Expert Articles

What is Tax Armageddon All About?

Gary DellaPosta

CPA

Gary DellaPosta, CPA & Business Advisors

 EXPIRATION OF “BUSH” TAX CUTS

The “Bush” tax cuts were originally set to expire at the end of 2010 but were extended for two years through 2012. Don’t make the mistake of thinking this will be repeated again.

The major provisions which are scheduled to expire at the end of 2012 are:

• Long term capital gains which are currently taxed at a maximum rate of 15% will be taxed at 20%

• Qualified dividends which are currently taxed at 15% (same as long term capital gains) will be taxed as ordinary income which means a rate as high as 39.6% (for most taxpayers 25%)

• Ordinary income tax rates will increase as follows:

2012                      2013                         Single                      Married

  10%                         15%                    8,700                           17,400

  15%                         15%                   35,350                          70,700

   25%                         28%                  85,650                         142,700

   28%                        31%                  178,650                         217,450

   33%                        36%                  388,350                       388,350

 

• OTHER CHANGES:

o The 2% payroll (social security) tax cut expires resulting in a decrease in employee take home pay

o The “marriage penalty relief” expires

o Child care credit reduced

o Refundable child credit of $1,000 per child is reduced to $500 per child

o Exclusion of forgiveness of debt income on your principal residence expires

o Bonus depreciation expires

o Sec 179 depreciation is reduced from an annual maximum of $125,000 to $25,000

o The maximum estate tax of 35% expires and returns to 50%

o Itemized deduction phase out is reinstated

Over 55 major provisions expire resulting in additional taxes for individual and businesses at every income level.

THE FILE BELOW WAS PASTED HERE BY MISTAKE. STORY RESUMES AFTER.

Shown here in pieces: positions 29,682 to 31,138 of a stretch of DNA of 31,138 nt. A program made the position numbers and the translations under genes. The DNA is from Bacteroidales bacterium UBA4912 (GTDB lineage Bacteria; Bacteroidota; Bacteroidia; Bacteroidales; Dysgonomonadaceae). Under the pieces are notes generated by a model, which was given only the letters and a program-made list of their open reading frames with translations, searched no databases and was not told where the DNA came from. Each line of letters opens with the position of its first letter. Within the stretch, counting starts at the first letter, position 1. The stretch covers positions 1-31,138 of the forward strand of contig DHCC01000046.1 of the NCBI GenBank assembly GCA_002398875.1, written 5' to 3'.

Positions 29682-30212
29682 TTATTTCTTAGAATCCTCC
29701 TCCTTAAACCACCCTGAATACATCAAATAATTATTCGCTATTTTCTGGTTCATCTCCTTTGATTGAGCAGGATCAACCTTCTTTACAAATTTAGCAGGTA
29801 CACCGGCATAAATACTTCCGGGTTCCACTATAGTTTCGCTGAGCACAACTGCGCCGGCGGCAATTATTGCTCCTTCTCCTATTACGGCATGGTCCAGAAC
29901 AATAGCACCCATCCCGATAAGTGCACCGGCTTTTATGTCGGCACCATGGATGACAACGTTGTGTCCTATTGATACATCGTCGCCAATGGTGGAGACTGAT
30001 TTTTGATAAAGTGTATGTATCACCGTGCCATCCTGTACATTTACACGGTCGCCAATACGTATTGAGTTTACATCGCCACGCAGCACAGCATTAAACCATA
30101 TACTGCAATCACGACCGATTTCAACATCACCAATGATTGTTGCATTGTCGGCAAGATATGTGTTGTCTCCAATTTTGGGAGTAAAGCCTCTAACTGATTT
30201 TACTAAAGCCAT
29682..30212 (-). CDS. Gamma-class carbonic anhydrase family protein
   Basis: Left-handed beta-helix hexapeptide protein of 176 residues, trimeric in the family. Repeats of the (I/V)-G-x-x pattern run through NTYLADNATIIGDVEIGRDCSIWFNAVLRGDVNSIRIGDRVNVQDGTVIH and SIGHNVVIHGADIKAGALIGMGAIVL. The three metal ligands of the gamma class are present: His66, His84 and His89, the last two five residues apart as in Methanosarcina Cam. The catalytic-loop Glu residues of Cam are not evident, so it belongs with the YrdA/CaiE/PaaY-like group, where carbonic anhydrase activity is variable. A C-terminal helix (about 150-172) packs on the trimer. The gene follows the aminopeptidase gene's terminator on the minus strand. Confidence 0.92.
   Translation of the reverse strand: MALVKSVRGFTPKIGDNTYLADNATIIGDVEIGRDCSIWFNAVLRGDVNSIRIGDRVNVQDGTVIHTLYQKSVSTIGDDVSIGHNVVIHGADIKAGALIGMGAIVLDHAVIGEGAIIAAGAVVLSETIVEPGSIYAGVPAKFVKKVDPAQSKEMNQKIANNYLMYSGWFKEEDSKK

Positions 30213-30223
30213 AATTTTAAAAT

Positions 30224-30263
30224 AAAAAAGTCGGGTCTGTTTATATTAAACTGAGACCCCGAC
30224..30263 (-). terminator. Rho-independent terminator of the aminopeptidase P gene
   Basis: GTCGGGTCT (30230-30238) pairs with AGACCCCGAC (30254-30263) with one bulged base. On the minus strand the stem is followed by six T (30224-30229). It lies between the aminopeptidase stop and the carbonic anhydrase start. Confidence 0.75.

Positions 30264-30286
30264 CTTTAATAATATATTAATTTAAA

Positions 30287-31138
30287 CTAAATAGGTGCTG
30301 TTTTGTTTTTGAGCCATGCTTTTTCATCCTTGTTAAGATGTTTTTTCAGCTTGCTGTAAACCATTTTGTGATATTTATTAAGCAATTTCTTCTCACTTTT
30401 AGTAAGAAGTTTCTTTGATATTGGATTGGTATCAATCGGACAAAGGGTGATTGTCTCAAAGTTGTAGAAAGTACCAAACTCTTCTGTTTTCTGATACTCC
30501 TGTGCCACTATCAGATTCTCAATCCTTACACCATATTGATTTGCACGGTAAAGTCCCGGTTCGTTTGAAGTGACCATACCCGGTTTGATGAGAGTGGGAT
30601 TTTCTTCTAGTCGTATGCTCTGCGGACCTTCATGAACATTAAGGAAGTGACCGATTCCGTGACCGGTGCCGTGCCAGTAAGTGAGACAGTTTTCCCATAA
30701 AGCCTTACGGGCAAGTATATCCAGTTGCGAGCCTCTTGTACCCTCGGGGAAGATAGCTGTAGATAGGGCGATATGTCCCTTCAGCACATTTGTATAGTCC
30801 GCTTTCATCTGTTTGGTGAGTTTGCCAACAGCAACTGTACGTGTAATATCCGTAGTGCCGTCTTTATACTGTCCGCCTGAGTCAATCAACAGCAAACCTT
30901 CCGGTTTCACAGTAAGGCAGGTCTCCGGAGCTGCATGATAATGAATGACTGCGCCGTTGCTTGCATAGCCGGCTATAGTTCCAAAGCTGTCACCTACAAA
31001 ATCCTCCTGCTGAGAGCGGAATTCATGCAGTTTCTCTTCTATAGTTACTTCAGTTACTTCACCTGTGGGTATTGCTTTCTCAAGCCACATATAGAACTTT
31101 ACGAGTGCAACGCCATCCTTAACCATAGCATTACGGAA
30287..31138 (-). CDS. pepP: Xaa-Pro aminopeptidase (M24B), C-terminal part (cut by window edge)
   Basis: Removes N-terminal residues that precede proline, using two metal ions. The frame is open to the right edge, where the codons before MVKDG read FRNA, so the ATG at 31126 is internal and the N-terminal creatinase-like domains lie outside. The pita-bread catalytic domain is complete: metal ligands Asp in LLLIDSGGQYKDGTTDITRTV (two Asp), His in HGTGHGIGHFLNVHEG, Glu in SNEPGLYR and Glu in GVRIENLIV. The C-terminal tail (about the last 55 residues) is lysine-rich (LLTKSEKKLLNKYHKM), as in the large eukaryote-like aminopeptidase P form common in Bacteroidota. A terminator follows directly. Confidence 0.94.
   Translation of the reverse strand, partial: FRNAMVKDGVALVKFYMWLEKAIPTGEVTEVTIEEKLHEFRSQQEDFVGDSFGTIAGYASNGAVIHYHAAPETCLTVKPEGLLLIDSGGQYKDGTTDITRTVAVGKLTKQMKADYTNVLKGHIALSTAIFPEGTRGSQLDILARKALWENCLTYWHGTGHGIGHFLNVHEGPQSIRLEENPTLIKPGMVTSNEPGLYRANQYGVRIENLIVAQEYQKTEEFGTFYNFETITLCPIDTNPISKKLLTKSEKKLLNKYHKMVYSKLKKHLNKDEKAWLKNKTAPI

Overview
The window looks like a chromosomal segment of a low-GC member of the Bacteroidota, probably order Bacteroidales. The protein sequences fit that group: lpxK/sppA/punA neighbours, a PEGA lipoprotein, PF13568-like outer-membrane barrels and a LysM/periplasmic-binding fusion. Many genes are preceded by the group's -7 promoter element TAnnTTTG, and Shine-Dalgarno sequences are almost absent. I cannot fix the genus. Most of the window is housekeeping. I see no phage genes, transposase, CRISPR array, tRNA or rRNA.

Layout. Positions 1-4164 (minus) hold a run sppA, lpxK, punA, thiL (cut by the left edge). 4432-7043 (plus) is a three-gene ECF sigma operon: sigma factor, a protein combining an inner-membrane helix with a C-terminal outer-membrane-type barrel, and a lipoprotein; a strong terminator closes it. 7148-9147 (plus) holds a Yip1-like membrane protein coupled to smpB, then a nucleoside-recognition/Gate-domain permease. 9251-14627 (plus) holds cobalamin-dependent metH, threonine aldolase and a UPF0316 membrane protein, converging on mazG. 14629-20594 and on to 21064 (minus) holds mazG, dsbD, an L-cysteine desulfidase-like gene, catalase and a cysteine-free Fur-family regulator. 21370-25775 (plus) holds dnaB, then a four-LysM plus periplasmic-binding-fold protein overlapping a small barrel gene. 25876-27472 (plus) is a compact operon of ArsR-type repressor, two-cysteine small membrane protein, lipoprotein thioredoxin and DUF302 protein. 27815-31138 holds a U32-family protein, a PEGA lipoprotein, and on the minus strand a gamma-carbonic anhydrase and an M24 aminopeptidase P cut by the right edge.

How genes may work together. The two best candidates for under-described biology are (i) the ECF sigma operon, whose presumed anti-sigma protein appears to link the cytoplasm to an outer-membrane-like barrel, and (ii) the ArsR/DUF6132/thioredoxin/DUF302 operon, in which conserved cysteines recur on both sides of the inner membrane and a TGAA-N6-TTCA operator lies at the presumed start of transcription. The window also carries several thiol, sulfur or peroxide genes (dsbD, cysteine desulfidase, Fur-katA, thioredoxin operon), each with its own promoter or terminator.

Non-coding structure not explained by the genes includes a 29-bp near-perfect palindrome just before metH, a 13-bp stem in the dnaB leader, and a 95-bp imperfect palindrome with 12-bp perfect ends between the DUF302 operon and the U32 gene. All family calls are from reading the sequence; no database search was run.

OBAMA CARE TAX PROVISIONS

The Supreme Court ruling upholding The Affordable Care Act (ACA) has resulted in a number of changes to the tax code.

The major provisions are taking effect in 2013 are:

• An additional .9% Medicare tax on wages above $200,000 ($250,000 for married joint returns)

• A new 3.8% Medicare tax on investment income. Investment income includes interest, dividends, rents, annuity income and capital gains (including taxable principal residence sales). This new tax applies to taxpayers with AGI over $200,000 ($250,000 for married joint returns).

• An increase in the Adjusted Gross Income (AGI) limit for deductible medical expenses from 7.5% to 10%.

The Small Business Health Care Tax Credit will continue. This offers a credit for employers that:

o Pay at least half of employee health insurance premiums

o Employ 25 or fewer full time equivalents (FTE)

o FTE average income is less than $50,000

In 2014 additional provisions take effect:

• The Individual Mandate starts. It requires US Citizens obtain minimum health care coverage or pay a tax penalty. The penalty increases each year through 2016.

• An additional tax will be imposed on businesses with 50 or more full time equivalents (FTE) employees that do not offer minimum essential health insurance.

 

Gary DellaPosta is a CPA and founder of the Falmouth firm Gary DellaPosta, CPA & Business Advisors. In addition to providing accounting, tax and advisory services to individuals and businesses, he also provides litigation support to attorneys and has been recognized as an expert in numerous Massachusetts’ courts. Mr. DellaPosta serves on the Board of the Barnstable County Mutual Insurance Co., where he serves on the audit, investment and employee benefit committees. He also serves as the Treasurer of the Community Health Center of Cape Cod, is a Corporator at The Cooperative Bank of Cape Cod and is a former director of Eastern Bank and Plymouth Savings Bank.

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